BreakingModern — In our search for financial independence, there is one factor holding us back more than any other and it is fear. Novice investors fear they don’t know enough about investing in the stock market, and they fear they will lose money because they might make a mistake. The additional stress caused by these fears is more than enough to keep them out of the market and, as a result, rob them of their financial independence.
State of Mind
Let’s get one thing straight before we go any further: If you invest money in the stock market, you will sometimes lose money.
This is a fact that cannot be disputed. But you should not fear it, instead you should embrace it. Picking winners and losers is what the investing game is all about. The trick, the strategy that will relieve your stress, is picking more winners than losers.
Have you ever bet on a horse race? During the course of a day of racing at Churchill Downs, for example, you will have on average 10 races to bet on. Successful handicappers adopt a strategy of winning more races than they lose. They know they will not make a winning bet in every race. But not picking the right horse in a race is part of the game, part of the fun. It makes picking the right horse in a later race that much more satisfying.
The same approach should be applied to investing in the stock market. Picking and investing in a stock is like picking a horse in a race. You are betting your stock is a winner, but other people are betting their stock is a winner and your stock is the loser. Someone in this equation is going to be wrong. The key is to be right more often than you are wrong.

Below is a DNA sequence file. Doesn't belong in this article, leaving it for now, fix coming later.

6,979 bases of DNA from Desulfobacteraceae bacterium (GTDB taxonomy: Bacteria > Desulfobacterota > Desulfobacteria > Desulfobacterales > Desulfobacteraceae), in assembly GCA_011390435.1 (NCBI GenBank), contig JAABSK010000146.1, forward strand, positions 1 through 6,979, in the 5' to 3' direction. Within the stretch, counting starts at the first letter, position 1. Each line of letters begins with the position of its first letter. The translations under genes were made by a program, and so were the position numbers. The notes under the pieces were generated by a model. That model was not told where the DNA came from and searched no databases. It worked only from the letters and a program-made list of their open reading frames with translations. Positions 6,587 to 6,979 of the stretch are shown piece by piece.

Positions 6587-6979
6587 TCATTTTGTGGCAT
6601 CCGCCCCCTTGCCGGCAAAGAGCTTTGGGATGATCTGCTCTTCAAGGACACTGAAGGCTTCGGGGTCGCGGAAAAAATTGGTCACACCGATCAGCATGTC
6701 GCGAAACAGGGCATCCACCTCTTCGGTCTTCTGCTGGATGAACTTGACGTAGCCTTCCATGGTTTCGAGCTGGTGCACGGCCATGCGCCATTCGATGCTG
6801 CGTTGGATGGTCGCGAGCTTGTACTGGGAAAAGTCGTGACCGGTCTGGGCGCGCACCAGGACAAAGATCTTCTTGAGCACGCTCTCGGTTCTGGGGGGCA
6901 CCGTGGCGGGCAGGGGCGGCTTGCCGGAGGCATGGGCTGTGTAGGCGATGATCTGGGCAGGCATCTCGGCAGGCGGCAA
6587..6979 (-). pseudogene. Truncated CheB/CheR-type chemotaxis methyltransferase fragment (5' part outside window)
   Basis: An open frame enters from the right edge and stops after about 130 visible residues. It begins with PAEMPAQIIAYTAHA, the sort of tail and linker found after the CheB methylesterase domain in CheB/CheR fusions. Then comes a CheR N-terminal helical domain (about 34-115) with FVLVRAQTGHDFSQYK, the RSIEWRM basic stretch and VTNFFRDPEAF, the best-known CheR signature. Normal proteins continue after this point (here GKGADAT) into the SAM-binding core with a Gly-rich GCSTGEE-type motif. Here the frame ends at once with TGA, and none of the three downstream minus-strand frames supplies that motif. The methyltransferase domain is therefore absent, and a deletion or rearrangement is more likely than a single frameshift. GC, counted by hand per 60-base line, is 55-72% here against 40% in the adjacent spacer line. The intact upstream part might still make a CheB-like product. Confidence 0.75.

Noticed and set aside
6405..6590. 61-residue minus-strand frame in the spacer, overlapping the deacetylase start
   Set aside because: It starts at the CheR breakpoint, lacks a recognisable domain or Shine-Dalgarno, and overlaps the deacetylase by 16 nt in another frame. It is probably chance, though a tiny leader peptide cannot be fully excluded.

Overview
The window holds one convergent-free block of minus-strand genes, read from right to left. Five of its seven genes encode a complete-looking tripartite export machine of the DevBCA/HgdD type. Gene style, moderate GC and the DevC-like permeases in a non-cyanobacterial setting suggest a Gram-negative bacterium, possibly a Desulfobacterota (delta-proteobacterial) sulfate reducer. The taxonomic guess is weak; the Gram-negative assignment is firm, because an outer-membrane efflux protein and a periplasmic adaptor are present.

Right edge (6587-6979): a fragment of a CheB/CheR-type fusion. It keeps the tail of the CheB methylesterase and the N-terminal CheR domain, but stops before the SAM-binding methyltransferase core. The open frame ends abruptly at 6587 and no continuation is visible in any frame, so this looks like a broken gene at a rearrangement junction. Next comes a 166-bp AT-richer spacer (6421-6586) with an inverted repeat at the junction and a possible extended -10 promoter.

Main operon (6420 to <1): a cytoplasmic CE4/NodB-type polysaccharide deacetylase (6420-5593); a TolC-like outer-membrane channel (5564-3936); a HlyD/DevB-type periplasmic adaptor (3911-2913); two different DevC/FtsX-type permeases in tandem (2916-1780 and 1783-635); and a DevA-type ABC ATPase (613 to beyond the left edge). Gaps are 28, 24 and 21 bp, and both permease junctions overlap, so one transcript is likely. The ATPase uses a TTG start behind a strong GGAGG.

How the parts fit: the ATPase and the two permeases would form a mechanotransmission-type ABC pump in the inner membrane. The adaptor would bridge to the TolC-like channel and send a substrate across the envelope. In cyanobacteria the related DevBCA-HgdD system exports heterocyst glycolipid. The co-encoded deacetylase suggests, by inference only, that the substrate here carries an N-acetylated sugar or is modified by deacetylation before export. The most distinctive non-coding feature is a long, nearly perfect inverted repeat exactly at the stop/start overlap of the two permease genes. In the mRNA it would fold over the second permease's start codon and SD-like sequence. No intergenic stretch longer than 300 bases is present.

Let it All Go
This next strategy for relieving the stress many feel when investing in the stock market may be a little counterintuitive and perhaps controversial. However, it is a technique I still rely on today:
Consider every dollar you deposit into your stock market investment account as lost money.
That’s right. If you operate on the belief that every dollar you put into your investment account will never be seen again then you eliminate all of the stress associated with getting it back. The important flip side of this approach is that you never invest the rent money, nor the mortgage payment, nor the grocery budget, nor money for your IRA or 401(k), nor any money that you need to live your normal life. You only invest money from your disposable income and then you consider it disposed of and lost forever.
In my accountant and financial advisor role, I have sometimes advised clients to skip their annual $5,000 vacation for one year and instead use that luxury expense as seed money for their investment account. They would still be “spending” the $5,000 dollars, only there would be no beach involved and there would be the potential for a windfall in the future. Of course, I am often ignored when I make this suggestion.
The clients who ignore my suggestion are also often the same ones who come to me years later looking for advice on how to raise money for a down payment on a new house or some other major expense. I always bite my tongue and offer them suggestions for saving a few bucks here and there, even though I know they would have the money they are looking for and much more if they had just passed on one trip to the beach years ago.
The skip-the-vacation scenario exemplifies another strategy for reducing investment stress:
Be smarter than other people.
I know we live in a world where immediate results are the desired norm, but you have to be smarter than that — you have to see your financial independent future. You have to plan for it and then put that plan into action to make it happen.
Sure, that takes effort, but the end result is going to make your life in the future, at least from the financial perspective, nearly stress free. Think about how smart that is — less stress now and less stress in the future is all within your grasp. All you have to do is make the effort toward achieving it.
Is there a financial concept or general question you have? Drop me a comment and I will do my best to answer it. Look for my continuing series on taking charge of your financial future:
For BMod, I’m Mark W. Kaelin.
First/Featured image: © Shirley / Dollar Photo Club
Second image: © Mike Liu / Dollar Photo Club
Header image: © Adrian_ilie825 / Dollar Photo Club